On Tue, 1 Jun 2021 at 05:16, Neil Girdhar firstname.lastname@example.org wrote:
The problem that the original poster was trying to address with additional syntax is the automatic naming of symbols. He wants to omit this line:
x = symbols("x")
You're right that if you have many one-character symbol names, you can use a shortcut, but this benefit is lost if you want descriptive names like:
momentum = symbols('momentum')
He is proposing new syntax to eliminate the repeated name. The function approach specifies each name exactly once. This is one of the benefits of JAX over TensorFLow.
Second, the function approach allows the function to be a single object that can be used in calcuations. You might ask for:
grad(equation, 2)(2, 3, 4 5) # derivative with respect to parameter 2 of equation evaluated at (2, 3, 4, 5)
With the symbolic approach, you need to keep the equation object as well as the symbols that compose it to interact with it.
This makes more sense in a limited context for symbolic manipulation where symbols only represent function parameters so that all symbols are bound. How would you handle the situation where the same symbols are free in two different expressions that you want to manipulate in tandem though?
In this example we have two different equations containing the same symbols and we want to solve them as a system of equations:
p, m, h = symbols('p, m, h') E = p**2 / 2*m lamda = h / p
E1 = 5 lamda1 = 2 [(p1, m1)] = solve([Eq(E, E1), Eq(lamda, lamda1)], [p, m])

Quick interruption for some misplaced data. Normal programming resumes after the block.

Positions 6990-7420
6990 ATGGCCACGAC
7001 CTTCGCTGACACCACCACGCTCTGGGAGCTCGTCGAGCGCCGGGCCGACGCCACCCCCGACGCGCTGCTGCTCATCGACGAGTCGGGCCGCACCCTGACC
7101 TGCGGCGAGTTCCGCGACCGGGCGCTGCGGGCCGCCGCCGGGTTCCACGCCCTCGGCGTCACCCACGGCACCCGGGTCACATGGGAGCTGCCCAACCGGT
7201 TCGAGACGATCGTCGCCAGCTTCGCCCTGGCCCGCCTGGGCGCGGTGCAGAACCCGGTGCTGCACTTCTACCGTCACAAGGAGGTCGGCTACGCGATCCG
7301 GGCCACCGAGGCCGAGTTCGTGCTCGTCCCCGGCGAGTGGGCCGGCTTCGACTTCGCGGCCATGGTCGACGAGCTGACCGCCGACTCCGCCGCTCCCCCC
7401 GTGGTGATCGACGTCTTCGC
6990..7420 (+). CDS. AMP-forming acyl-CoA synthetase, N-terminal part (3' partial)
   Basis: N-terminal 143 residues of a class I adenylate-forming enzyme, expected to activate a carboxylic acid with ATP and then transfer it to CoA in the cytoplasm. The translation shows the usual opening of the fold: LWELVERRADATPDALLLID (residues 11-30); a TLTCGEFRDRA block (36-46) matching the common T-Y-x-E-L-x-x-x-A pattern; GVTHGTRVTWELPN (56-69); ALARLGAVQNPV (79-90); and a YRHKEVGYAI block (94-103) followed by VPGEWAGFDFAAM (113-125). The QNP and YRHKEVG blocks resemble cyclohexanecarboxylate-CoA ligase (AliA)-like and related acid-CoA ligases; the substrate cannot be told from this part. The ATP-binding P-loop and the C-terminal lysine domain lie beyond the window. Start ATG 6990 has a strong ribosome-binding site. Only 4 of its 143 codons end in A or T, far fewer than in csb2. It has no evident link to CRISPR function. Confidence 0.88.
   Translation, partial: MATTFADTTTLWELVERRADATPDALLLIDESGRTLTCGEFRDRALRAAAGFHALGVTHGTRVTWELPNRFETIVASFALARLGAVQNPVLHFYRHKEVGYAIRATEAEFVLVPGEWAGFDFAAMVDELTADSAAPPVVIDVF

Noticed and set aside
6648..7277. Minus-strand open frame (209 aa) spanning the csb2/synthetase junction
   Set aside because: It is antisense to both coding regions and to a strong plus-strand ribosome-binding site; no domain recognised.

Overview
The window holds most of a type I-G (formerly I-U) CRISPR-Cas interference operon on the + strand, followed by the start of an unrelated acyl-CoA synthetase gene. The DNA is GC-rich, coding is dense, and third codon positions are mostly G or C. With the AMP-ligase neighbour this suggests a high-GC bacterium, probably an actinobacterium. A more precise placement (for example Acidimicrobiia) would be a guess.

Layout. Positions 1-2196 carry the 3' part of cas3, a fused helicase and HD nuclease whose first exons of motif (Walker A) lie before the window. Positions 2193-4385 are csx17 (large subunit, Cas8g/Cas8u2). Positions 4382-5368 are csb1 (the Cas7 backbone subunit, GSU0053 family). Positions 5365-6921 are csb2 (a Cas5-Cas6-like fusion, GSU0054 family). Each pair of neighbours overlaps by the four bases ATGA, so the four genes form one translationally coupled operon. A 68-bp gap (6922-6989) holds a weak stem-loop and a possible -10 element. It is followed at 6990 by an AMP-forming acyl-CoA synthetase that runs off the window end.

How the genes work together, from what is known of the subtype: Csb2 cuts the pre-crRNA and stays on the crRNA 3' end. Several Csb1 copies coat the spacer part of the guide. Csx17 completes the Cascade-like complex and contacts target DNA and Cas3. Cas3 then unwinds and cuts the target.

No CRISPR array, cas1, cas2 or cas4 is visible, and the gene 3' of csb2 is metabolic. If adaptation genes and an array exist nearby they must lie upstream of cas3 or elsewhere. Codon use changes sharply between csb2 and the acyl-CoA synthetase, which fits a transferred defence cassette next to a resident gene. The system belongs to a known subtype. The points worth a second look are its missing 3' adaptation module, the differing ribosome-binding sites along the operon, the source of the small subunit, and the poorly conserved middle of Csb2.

I don't see a good way of doing this without keeping track of the symbols as separate objects. I don't think this kind of thing comes up in Jax because it is only designed for the more limited symbolic task of evaluating and differentiating Python functions.
Also for simple expressions like this I think that a decorated function seems quite cumbersome:
@symbolic def E(p, m): return p**2 / (2*m)
@symbolic def lamda(h, p): return h / p
Finally, the function can just be called with concrete values:
equation(2, 3, 4, 5) # gives 25
which is convenient.
That is convenient but I think again this only really makes sense if all of your expressions are really just functions and all of your symbols are bound symbols representing function parameters. It is possible in sympy to convert an expression into a function but you need to specify the ordering of the symbols as function parameters:
expression = p**2 / (2*m) function = lambdify([p, m], expression) function(1, 2) # 0.25
The need to specify the ordering comes from the fact that the expression itself is not conceptually a function and does not have an ordered parameter list.